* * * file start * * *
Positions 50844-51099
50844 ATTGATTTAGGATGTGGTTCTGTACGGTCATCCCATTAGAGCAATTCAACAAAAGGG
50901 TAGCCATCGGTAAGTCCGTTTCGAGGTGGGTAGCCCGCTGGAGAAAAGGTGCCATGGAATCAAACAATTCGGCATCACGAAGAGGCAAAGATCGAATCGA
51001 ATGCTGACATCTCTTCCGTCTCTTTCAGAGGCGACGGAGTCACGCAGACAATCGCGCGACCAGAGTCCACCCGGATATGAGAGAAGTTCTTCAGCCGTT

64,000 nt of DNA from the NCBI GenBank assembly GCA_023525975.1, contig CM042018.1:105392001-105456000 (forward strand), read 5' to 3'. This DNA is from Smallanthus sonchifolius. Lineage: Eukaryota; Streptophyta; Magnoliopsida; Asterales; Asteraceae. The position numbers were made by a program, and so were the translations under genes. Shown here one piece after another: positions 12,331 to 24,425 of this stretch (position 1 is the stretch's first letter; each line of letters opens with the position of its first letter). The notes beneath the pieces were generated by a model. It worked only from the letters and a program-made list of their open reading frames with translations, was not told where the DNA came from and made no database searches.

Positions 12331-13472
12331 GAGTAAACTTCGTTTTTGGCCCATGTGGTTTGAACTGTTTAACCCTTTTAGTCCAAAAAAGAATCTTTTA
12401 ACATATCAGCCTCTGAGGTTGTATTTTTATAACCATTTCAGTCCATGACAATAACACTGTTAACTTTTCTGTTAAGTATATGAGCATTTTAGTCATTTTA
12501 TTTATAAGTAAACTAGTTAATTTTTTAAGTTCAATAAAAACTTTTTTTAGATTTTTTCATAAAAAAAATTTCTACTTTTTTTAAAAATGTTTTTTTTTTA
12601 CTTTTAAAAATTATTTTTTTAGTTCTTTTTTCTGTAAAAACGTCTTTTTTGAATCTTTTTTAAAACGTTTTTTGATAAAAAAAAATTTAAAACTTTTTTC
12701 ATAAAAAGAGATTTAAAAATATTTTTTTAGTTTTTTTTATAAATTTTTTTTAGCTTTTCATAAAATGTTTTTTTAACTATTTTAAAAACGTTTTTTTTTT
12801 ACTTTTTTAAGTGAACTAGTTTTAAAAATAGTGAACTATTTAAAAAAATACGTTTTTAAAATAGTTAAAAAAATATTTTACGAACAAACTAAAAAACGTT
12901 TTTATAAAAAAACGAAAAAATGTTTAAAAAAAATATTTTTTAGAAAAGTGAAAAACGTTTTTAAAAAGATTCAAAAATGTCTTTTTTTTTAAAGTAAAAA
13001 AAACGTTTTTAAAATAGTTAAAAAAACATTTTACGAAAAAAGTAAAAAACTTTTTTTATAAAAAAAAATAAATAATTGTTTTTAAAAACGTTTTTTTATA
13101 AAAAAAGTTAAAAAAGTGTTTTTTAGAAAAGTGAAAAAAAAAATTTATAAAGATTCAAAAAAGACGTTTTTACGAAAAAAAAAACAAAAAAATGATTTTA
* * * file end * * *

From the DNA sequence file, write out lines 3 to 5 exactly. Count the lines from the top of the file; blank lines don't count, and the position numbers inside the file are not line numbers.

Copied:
50901 TAGCCATCGGTAAGTCCGTTTCGAGGTGGGTAGCCCGCTGGAGAAAAGGTGCCATGGAATCAAACAATTCGGCATCACGAAGAGGCAAAGATCGAATCGA
51001 ATGCTGACATCTCTTCCGTCTCTTTCAGAGGCGACGGAGTCACGCAGACAATCGCGCGACCAGAGTCCACCCGGATATGAGAGAAGTTCTTCAGCCGTT

64,000 nt of DNA from the NCBI GenBank assembly GCA_023525975.1, contig CM042018.1:105392001-105456000 (forward strand), read 5' to 3'. This DNA is from Smallanthus sonchifolius. Lineage: Eukaryota; Streptophyta; Magnoliopsida; Asterales; Asteraceae. The position numbers were made by a program, and so were the translations under genes. Shown here one piece after another: positions 12,331 to 24,425 of this stretch (position 1 is the stretch's first letter; each line of letters opens with the position of its first letter). The notes beneath the pieces were generated by a model. It worked only from the letters and a program-made list of their open reading frames with translations, was not told where the DNA came from and made no database searches.